Tuesday, 1 October 2013

Yet ANOTHER Warm September

     We had a welcomed extension to summer here in southern Manitoba in September. With an average mean temperature of 15.4°C, September 2013 tied with 1920 for 8th warmest since 1872.

     Warm Septembers have become a consistent trend here in Winnipeg. Since 1990, only 7 Septembers (29%) were colder than the 30-year normal and since 2000 there have been only 3 (21%). And they weren't even THAT cold... In fact, you have to go all the way back to 1999 to find the last September that was at least 1.0°C colder than normal. Therefore in brief, we have now gone 14 straight years without a single September that was 1.0°C colder than normal. In that same period, 8 Septembers were at least 1.0°C ABOVE normal.

     The following graph shows that Septembers are as warm as they've ever been right now. In the last 10 years (including 2013), the average mean temperature in September was 14.0°C. That's the warmest 10-year average since 1881.

     Back to this past September, there were a few highlights:

     The heat of September 6 was the biggest event of the month as temperatures soared to 33.8°C, the hottest September day in 30 years. It was also unusually humid with humidex values reaching 40, prompting a very rare September humidex advisory to be issued by Environment Canada. The humidex peaked at 40.4 at the airport which made it the latest occurrence of humidex over 40.0 since humidex records began in 1953. It was also the 4th highest humidex value in September:

Highest humidex values in September since 1953...
1. 45.9 on Sep 2, 1983
2. 41.4 on Sep 5, 1978
3. 41.2 on Sep 2, 1960
4. 40.4 on Sep 6, 2013
5. 39.2 on Sep 10, 1998

     A record high minimum of 17.9°C also occurred on that day.

     Other than that, the month was fairly pleasant with only brief cool downs here and there. Although the airport reached -1.3°C on the 21st, most parts of Winnipeg have yet to freeze this fall.

     It is also important to note that although 34.5 mm of rain fell throughout the month, only 5.0 mm fell in the first 25 days of the month. The higher monthly total was thanks to beneficial rains on the 28th which dumped 20-27 mm of rain over the city.

     Thunderstorms were more abundant in September than what we're accustomed to. In total, there were 7 severe thunderstorm days across Manitoba including a fairly late severe thunderstorm event in western Manitoba on the night of September 25-26.


  1. Unfortunately there's ongoing bugs with the sections on the right side of my blog. I can't update anything (weather news & Weather history sections for instance). Hopefully this can be fixed soon.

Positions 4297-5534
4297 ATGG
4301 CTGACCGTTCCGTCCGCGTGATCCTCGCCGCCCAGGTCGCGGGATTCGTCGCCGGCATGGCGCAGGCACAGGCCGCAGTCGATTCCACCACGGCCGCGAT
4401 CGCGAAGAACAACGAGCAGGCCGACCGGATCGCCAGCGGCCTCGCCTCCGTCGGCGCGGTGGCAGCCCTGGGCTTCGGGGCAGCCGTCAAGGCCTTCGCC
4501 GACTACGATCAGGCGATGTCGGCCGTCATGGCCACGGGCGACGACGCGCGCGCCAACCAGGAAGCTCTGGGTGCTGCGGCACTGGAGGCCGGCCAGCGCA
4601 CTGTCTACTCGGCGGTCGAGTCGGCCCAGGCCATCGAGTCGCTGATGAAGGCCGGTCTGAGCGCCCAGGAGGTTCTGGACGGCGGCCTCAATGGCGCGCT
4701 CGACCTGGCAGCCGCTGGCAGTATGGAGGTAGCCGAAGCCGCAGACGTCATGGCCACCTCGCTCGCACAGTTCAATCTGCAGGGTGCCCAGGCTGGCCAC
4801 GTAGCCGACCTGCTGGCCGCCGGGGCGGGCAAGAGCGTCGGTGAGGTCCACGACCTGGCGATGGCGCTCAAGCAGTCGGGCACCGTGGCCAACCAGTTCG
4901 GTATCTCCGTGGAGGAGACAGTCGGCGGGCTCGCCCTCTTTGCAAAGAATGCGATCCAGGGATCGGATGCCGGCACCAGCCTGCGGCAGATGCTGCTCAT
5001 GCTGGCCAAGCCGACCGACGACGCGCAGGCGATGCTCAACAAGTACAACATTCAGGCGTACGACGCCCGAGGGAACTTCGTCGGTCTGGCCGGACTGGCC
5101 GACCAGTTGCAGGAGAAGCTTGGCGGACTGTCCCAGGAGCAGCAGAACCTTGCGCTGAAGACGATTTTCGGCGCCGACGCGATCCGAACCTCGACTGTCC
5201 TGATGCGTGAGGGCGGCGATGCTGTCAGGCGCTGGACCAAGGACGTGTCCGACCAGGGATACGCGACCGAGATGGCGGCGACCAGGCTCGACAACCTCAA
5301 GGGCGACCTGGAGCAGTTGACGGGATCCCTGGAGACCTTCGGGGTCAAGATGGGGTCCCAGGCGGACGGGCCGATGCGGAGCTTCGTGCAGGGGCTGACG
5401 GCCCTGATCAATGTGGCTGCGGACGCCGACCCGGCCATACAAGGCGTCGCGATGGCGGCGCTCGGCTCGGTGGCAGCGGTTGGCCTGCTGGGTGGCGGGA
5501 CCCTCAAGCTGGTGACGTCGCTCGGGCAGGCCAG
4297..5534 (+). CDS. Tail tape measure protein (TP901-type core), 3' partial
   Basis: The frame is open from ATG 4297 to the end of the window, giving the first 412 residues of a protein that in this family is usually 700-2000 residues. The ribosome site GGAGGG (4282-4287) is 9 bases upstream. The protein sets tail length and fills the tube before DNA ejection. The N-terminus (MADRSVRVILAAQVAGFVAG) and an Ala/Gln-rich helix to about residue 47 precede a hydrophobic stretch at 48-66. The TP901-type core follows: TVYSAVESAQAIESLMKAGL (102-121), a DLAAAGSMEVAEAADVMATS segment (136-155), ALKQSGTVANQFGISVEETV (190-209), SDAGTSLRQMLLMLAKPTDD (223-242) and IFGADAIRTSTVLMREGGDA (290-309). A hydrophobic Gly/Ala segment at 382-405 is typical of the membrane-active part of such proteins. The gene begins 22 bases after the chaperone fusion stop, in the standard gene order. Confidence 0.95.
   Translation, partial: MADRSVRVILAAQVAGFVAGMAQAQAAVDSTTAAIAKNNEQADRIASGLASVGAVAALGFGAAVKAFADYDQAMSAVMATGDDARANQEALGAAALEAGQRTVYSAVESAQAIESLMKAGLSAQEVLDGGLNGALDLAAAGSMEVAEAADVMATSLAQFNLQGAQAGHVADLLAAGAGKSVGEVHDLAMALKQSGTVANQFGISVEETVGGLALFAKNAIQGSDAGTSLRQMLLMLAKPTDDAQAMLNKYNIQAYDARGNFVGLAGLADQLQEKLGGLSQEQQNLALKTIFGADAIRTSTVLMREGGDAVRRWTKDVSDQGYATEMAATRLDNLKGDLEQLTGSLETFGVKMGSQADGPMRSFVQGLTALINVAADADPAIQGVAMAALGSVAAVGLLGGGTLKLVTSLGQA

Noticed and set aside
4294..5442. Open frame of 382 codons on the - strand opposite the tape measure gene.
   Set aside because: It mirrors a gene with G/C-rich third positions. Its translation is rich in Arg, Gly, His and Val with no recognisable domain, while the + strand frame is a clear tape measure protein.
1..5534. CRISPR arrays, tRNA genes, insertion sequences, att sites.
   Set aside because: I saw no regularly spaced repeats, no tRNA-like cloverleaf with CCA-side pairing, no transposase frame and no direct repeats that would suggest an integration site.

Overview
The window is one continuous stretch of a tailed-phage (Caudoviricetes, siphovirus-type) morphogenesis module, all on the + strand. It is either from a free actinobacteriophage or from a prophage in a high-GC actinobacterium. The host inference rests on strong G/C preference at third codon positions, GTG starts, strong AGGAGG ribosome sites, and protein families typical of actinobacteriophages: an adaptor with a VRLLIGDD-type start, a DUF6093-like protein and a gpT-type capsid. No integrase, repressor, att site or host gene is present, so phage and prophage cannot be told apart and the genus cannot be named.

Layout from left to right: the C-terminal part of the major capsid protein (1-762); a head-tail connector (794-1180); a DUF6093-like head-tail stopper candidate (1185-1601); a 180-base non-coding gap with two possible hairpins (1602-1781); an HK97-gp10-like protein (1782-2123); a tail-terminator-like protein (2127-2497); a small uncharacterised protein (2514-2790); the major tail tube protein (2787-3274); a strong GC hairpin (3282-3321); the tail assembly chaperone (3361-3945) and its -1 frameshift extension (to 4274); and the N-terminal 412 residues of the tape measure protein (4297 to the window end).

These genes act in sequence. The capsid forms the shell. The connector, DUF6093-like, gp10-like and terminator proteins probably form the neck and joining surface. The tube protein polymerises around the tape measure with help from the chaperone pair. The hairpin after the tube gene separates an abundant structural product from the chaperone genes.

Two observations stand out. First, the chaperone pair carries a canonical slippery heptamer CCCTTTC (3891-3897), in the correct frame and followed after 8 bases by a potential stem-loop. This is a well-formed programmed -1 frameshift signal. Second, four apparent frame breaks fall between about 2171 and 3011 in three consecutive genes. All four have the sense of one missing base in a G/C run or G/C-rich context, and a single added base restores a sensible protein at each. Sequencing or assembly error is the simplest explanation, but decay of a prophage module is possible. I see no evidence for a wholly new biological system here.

2. It looks the big Colorado coming through later this will be a miss for us.

  3. Looks like models have changed ideas when it comes to the warmer than normal forecast of last week for the 1st half of October. it looks like after a fantastic last month and a half of warmer than normal temps we will switch to a colder pattern once again especially next week as it appears the overall pattern across North America will undergo significant changes meaning colder weather for the west and the warmer weather shifts east. Hopefully this doesn't pan out but we are in 2013, a year more known for it's colder weather rather than it's warmer weather. In fact the ECMWF is advertising snow for the RRV next weekend... Yikes.

    1. Yes and now the NAM is starting to show signs of snow for Saturday in southeastern Manitoba associated with that Colorado Low and brings 15+ cm to parts of North Dakota. Let's hope this system stays south of the border!

      If this were to track into Manitoba, this would be a complete repeat of 2012. In 2012 a similar system tracked into southeastern Manitoba at the same time (Oct 4-5) dumping as much as 30 cm. Here's the article I had made about it here:

  4. Frost potential rises over the next few days.. however a saving grace may end up being cloud cover and strong winds associated with that Colorado Low south of the border... with a better chance for frost behind the low. Nonetheless, it's probably a good time to harvest those gardens if anybody hasn't yet.
    The growing season is still alive inside Winnipeg with no freeze yet this Fall.

  5. Luckily it looks like the Colorado Low will be sliding to our east based on the latest forecasts with snow moving from North Dakota into northwestern Ontario, and perhaps clipping the Sprague area... But that can still change...